Devised by the minds behind 24 and Homeland, can a TV series be far behind? A sequel isn’t.


From the Revolution 19 series , Vol. 2

Can Kevin, Nick and Cass survive apart in a robot-controlled world?

Fresh from an unsuccessful attempt to free their parents from the robot-controlled City (Revolution 19, 2013), 13-year-old technology expert Kevin, his adopted older sister, Cass, and his older brother, Nick, set out to find a robot-free Freepost like the one where they grew up, as well as their liberated City friends, Lexi and Farryn. After a disagreement, Kevin is abducted by robots who seem friendly. Chasing them, Cass suffers an accident that brings her to the brink of death. Nick can only watch as City robots take her away. Still trying desperately to find Kevin, Nick accepts the help of enigmatic Erica, but bots dog their every step. Kevin discovers an enclave where robots and humans work together; Cass is brainwashed and returned to her birth family; and Nick joins the rebels as he continues his search for his siblings. Will the trio be able to reunite and find their friends? Picking up where the first left off, Rosenblum’s second could stand alone, but it’s best read as a sequel. There’s no great character development or innovative plotting, but good action sequences and an interesting future milieu make this fine pleasure reading.

Devised by the minds behind 24 and Homeland, can a TV series be far behind? A sequel isn’t. (Science fiction. 12-16)

Pub Date: Jan. 7, 2014

ISBN: 978-0-06-212597-2

Page Count: 272

Publisher: HarperTeen

Review Posted Online: Oct. 20, 2013

Kirkus Reviews Issue: Nov. 1, 2013

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This is no didactic near-future warning of present evils, but a cinematic adventure featuring endearing, compelling heroes


From the Legend series , Vol. 1

A gripping thriller in dystopic future Los Angeles.

Fifteen-year-olds June and Day live completely different lives in the glorious Republic. June is rich and brilliant, the only candidate ever to get a perfect score in the Trials, and is destined for a glowing career in the military. She looks forward to the day when she can join up and fight the Republic’s treacherous enemies east of the Dakotas. Day, on the other hand, is an anonymous street rat, a slum child who failed his own Trial. He's also the Republic's most wanted criminal, prone to stealing from the rich and giving to the poor. When tragedies strike both their families, the two brilliant teens are thrown into direct opposition. In alternating first-person narratives, Day and June experience coming-of-age adventures in the midst of spying, theft and daredevil combat. Their voices are distinct and richly drawn, from Day’s self-deprecating affection for others to June's Holmesian attention to detail. All the flavor of a post-apocalyptic setting—plagues, class warfare, maniacal soldiers—escalates to greater complexity while leaving space for further worldbuilding in the sequel.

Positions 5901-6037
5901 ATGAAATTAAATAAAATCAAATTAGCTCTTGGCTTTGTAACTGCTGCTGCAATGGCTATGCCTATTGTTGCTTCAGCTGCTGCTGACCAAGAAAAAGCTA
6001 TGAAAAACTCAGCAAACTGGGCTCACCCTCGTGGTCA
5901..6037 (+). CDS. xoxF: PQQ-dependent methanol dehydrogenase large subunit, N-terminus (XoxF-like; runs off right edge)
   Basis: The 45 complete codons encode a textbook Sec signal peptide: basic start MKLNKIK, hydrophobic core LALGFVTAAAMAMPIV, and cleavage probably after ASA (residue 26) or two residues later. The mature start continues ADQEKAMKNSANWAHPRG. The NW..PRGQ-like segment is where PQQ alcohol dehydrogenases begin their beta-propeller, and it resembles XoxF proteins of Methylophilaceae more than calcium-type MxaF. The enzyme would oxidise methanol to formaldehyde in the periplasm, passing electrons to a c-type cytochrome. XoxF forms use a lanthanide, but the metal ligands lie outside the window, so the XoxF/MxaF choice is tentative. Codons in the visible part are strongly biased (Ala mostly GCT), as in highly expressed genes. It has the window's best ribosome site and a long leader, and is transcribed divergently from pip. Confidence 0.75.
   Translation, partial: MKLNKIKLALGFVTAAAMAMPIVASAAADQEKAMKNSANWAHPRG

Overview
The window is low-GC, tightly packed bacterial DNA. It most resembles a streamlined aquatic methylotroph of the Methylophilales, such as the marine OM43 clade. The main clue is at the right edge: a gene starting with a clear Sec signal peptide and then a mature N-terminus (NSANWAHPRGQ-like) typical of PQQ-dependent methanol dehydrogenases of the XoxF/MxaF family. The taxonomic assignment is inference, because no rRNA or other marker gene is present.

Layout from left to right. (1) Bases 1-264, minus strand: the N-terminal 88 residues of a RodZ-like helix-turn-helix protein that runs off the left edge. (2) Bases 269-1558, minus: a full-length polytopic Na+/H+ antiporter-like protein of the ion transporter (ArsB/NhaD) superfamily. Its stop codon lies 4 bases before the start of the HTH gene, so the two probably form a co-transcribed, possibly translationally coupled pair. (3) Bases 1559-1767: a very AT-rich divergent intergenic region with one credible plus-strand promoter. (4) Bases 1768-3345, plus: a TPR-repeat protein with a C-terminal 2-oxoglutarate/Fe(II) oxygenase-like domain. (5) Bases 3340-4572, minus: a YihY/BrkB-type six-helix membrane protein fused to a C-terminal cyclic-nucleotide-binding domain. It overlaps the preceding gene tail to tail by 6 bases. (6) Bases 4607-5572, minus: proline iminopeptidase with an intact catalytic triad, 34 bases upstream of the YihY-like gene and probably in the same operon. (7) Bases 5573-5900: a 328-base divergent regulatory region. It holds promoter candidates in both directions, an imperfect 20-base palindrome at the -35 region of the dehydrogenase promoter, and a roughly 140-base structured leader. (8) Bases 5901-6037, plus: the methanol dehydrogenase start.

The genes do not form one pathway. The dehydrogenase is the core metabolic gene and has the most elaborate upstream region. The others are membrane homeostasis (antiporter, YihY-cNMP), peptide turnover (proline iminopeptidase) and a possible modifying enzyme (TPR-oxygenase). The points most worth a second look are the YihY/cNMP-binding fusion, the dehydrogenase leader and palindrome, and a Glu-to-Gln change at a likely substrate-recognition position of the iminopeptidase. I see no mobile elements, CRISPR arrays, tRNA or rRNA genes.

This is no didactic near-future warning of present evils, but a cinematic adventure featuring endearing, compelling heroes . (Science fiction. 12-14)

Pub Date: Nov. 29, 2011

ISBN: 978-0-399-25675-2

Page Count: 336

Publisher: Putnam

Review Posted Online: April 8, 2011

Kirkus Reviews Issue: Oct. 15, 2011

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Heartbreaking, historical, and a little bit hopeful.

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January 1945: as Russians advance through East Prussia, four teens’ lives converge in hopes of escape.

Returning to the successful formula of her highly lauded debut, Between Shades of Gray (2011), Sepetys combines research (described in extensive backmatter) with well-crafted fiction to bring to life another little-known story: the sinking (from Soviet torpedoes) of the German ship Wilhelm Gustloff. Told in four alternating voices—Lithuanian nurse Joana, Polish Emilia, Prussian forger Florian, and German soldier Alfred—with often contemporary cadences, this stints on neither history nor fiction. The three sympathetic refugees and their motley companions (especially an orphaned boy and an elderly shoemaker) make it clear that while the Gustloff was a German ship full of German civilians and soldiers during World War II, its sinking was still a tragedy. Only Alfred, stationed on the Gustloff, lacks sympathy; almost a caricature, he is self-delusional, unlikable, a Hitler worshiper. As a vehicle for exposition, however, and a reminder of Germany’s role in the war, he serves an invaluable purpose that almost makes up for the mustache-twirling quality of his petty villainy. The inevitability of the ending (including the loss of several characters) doesn’t change its poignancy, and the short chapters and slowly revealed back stories for each character guarantee the pages keep turning.

Heartbreaking, historical, and a little bit hopeful. (author’s note, research and sources, maps) (Historical fiction. 12-16)

Pub Date: Feb. 2, 2016

ISBN: 978-0-399-16030-1

Page Count: 400

Publisher: Philomel

Review Posted Online: Nov. 3, 2015

Kirkus Reviews Issue: Nov. 15, 2015

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